751: Swimsuit Issue
Title text: Parents: talk to your kids about popup blockers. Also, at some point, sex. But crucial fundamentals first!
Sports Illustrated, while a sports magazine (from what the title implies), is infamous for its "Swimsuit Issue," a yearly issue that heavily features women wearing swimsuits (again, from what the title implies). There has been some controversy over how this issue objectifies women, yet we can all agree that this issue is not what you would want your kids reading.
However, the joke is on the father. Before he could stop the child from reading, the child had already exclaimed that he had seen hard-core pornography from the pop-up ads he has encountered, making the swimsuit issue tame by comparison. Unfortunately, this is a true fact (though the extent of how true this is depends on the sites you visit).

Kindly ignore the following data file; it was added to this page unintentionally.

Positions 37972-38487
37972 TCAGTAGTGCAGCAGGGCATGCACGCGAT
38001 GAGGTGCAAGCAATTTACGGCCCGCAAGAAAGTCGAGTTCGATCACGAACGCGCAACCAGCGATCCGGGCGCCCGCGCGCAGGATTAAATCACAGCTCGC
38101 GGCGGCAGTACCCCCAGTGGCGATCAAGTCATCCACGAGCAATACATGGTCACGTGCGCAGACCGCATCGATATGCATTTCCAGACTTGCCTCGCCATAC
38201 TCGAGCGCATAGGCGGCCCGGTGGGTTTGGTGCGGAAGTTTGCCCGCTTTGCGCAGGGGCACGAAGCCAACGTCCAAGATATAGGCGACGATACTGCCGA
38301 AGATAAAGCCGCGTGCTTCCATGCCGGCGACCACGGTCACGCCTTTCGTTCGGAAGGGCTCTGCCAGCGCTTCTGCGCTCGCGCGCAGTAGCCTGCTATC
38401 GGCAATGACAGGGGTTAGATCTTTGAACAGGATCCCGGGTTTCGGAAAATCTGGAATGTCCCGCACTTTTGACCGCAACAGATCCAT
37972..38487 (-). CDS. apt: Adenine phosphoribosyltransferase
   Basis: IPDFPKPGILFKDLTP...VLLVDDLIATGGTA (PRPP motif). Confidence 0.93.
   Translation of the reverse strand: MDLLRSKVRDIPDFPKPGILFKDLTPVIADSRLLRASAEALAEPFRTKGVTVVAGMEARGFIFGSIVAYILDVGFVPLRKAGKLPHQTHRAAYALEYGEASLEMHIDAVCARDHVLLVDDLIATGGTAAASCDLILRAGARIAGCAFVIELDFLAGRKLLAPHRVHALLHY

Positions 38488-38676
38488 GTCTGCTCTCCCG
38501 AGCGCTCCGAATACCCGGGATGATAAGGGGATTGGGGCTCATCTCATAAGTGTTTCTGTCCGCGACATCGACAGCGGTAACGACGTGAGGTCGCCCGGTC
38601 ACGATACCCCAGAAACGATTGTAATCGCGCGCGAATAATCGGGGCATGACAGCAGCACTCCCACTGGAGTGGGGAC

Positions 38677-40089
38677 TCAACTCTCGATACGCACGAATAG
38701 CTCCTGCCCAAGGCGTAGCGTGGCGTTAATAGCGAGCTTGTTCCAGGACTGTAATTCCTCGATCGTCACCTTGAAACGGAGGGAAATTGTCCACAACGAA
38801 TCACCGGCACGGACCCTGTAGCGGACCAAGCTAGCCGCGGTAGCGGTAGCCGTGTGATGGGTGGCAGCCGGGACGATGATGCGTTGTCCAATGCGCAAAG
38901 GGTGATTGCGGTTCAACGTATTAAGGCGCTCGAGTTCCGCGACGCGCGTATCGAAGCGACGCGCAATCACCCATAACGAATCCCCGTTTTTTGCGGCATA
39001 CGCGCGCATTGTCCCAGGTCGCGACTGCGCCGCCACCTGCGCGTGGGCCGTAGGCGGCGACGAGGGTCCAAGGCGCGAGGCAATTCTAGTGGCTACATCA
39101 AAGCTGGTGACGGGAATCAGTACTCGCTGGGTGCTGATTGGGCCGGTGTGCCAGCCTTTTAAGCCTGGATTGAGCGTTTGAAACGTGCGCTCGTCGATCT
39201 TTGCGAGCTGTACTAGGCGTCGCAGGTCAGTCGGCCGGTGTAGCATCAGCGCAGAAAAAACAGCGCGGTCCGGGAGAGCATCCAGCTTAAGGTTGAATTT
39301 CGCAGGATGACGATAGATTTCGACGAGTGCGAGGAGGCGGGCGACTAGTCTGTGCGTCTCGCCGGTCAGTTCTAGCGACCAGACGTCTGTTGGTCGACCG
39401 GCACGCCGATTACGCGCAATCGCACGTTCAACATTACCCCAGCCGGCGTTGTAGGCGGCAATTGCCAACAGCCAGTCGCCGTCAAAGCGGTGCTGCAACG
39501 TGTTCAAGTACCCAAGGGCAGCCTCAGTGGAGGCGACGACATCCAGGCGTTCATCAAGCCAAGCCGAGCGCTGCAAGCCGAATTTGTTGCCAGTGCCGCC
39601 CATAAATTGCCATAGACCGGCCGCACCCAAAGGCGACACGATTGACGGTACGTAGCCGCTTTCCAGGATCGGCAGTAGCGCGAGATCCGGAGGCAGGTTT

The title text has Randall suggest that pop-up blockers are far more important than "the birds and the bees", a stance that other people would find backward. There is some sense towards this approach, however. While "the birds and the bees" would have to wait until the child has developed sufficiently in order to get the proper effect, pop-up blockers are a more urgent need that would prevent a child from looking at inappropriate things before then. Pop-up blockers alone would not prevent everything, but they are a valuable asset nonetheless.
- Boy: What's this?
- Father: Oh! That's daddy's Sports Illustrated Swimsuit Issue! It's not appropriate for—
- Boy: Wow! They look just like the ladies who get double-penetrated in the popup ads! But with clothes on! Gosh!